Park Address: 2399 Placid Way, Ann Arbor MI 48105
Hours and Rules
Open 6 a.m.-midnight with quiet hours beginning at 10 p.m. Refer to Chapter 39 of the City of Ann Arbor Code of Ordinances for park regulations and rules. Smoking is prohibited, and dogs must be on leash.
Placid Way Park is a 1.32-acre neighborhood park located between Placid Way at Tuebingen Parkway and Omlesaad Drive. The park contains a playground, benches, picnic tables and has a barrier free asphalt walk connection through the park. The park provides a pleasant green space for neighborhood residents and a play area for children. The park is bordered on the east and west by Foxfire South Nature Area, though there are no trail connections.
Access Points and Parking
There is street parking at the north entrance on Omlesaad Drive. There is a small parking area with approximately four parking spaces at the south entrance of the park on Placid Way. There is also street parking along Placid Way.
The park is accessible on foot by walking through the neighborhood sidewalks, and on bicycle by riding through the neighborhood streets.
Nearby parks (generally less than a 10-15 minute walk) include Foxfire South Park, Dhu Varren Woods Nature Area, Olson Park, Foxfire North Park, Foxfire West Park, Foxfire East Park, Buttonbush Nature Area, Traver Creek Nature Area, Tuebingen Park, and Stapp Nature Area.
Public Transportation: There are nearby bus stops on Lancashire Drive and Traver Boulevard. The nearest stop is only a 3-4 minute walk. Visit The Ride for closest stops and route details or check out the parks ride guide.
Using a phone? - Click for a GPS Tracker and Wayfinding Map
There are many opportunities for volunteering and getting engaged with the Ann Arbor Parks and Recreation Services Unit. GIVE 365 and the seasonal Adopt-a-Park Program offer volunteer opportunities ranging from a 90 minute commitment to a more long term ongoing role. If you are feeling the call to volunteer or give some time, reach out or explore the websites above to see what’s upcoming or how to get involved.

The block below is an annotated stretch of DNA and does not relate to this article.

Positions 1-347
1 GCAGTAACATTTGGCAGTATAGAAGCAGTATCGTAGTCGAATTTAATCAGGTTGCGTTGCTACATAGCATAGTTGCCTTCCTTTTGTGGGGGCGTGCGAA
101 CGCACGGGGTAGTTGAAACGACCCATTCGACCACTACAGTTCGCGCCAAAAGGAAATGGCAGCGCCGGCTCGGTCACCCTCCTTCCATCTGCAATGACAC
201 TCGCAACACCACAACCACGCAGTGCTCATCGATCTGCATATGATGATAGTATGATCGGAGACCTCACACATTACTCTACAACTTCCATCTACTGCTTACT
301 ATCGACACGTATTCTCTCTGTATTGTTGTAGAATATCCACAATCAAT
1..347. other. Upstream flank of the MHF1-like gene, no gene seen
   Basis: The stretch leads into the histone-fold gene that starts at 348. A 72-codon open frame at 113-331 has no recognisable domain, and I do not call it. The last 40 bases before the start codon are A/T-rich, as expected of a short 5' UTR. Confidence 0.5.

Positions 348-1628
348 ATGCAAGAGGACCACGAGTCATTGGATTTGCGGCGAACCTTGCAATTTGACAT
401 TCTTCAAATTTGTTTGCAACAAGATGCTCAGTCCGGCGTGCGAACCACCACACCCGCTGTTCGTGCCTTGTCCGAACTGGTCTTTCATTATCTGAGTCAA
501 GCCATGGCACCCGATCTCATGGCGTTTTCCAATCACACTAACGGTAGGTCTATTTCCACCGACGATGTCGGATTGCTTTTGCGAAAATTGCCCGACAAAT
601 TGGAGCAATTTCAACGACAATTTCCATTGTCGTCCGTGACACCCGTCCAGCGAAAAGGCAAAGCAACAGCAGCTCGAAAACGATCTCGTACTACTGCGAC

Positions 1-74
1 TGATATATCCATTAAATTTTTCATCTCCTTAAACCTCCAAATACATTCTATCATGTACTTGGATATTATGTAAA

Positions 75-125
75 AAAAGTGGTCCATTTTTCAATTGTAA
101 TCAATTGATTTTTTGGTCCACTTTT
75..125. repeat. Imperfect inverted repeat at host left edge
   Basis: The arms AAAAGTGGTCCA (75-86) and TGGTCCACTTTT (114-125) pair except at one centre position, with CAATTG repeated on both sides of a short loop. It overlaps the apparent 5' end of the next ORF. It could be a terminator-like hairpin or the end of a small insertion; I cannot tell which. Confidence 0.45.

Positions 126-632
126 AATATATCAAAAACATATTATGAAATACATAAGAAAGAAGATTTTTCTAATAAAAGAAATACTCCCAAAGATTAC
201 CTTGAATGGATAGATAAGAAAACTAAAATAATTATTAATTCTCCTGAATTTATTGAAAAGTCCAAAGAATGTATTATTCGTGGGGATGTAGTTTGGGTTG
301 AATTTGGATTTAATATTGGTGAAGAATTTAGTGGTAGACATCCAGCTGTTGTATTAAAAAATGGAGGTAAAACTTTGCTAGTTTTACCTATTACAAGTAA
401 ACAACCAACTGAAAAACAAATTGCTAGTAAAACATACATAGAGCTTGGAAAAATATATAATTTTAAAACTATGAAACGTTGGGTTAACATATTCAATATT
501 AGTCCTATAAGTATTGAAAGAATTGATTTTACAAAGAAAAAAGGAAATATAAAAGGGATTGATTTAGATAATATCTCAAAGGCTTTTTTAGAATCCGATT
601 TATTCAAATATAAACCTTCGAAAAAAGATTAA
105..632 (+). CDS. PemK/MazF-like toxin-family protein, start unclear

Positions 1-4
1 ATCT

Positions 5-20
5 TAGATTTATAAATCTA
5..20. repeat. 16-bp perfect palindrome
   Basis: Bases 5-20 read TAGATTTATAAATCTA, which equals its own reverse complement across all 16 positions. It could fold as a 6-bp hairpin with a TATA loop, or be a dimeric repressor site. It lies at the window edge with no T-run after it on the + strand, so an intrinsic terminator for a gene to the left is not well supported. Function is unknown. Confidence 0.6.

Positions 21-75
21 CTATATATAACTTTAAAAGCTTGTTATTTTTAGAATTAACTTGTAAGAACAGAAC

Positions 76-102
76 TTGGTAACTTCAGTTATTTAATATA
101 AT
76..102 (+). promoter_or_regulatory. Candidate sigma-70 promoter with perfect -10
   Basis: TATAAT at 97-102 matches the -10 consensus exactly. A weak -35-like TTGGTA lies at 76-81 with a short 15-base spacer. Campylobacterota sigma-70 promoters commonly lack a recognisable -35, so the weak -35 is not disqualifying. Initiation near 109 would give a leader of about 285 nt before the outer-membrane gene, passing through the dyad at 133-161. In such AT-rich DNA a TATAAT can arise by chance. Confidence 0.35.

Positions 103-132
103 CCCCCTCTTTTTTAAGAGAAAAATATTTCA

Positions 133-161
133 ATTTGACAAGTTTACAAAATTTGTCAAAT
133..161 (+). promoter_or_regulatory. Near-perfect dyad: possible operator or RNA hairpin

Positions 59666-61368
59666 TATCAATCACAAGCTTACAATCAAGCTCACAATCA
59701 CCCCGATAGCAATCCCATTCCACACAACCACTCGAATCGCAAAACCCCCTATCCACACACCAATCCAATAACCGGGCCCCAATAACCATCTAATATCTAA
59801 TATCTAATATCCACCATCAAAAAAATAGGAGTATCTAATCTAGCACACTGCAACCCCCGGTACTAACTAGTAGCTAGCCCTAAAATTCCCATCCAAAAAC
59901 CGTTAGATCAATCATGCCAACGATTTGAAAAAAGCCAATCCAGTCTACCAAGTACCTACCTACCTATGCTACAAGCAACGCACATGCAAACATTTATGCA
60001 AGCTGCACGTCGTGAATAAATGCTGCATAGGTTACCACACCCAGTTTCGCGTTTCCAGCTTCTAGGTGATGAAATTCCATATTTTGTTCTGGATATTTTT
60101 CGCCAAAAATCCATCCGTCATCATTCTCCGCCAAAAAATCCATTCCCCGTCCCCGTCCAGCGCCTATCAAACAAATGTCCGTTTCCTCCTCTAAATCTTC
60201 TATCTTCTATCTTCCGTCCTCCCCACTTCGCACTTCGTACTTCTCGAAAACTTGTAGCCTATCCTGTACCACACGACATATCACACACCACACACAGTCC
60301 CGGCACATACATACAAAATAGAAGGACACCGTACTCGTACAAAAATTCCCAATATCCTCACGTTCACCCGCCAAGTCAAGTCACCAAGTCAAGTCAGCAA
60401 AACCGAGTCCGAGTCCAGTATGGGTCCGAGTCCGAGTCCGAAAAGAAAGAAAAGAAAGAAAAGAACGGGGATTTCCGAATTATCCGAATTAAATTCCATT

Report a Problem - A2 Fix It
To report any maintenance issues or other problem during your park visit, please report through A2Fix It. Keep in mind that parks are large spaces and A2 Fix It requests can be difficult to find without detailed information. When reporting an issue in a park please include location details. There is a details and description section near the end of the request process to help you provide this. In addition, users can utilize the pin (website) or X (mobile app) feature to provide specific location information inside the park. Finally, please consider including a wide angle photo or include background landmarks, which helps staff find and fix the problem.
Gifts and Donations
Information on donating to the parks and the Guide to Giving can be found here. Alternatively if you have a special project or park improvement idea that you want to donate your time and energy toward, a great place to start is through Adopt-a-Park and the proposing a special park project guide. For information on donating a tree through Adopt-a-Park, the tree donation guide can help you get started.
Ann Arbor's city parks sit on the ancestral and traditional homelands of several indigenous Native peoples. Read a land acknowledgement from the city and learn more about the early history of the land here.
The strip of land that became Placid Way Park was originally intended to be a road. The road project was successfully lobbied against by neighborhood residents, and then the land was given to the city after the developer paved a path through it in 1992. That same year Teresa Walsh and Alicia Zarbo, residents of the two neighborhood subdivisions, successfully launched a campaign to get the area turned into a park for children. The city agreed to match funds raised by the neighborhood residents as long as they reached their goal of $12,500, for the purposes of constructing a playground and creating the park. See a 1992 article from the Ann Arbor News about the campaign to create Placid Way Park. The fundraising campaign was successful and the park was dedicated in 1993. A plaque at the park commemorates the effort to create the park and the local businesses that contributed to it.
Updated February 2023. Email [email protected] for incorrect/outdated information.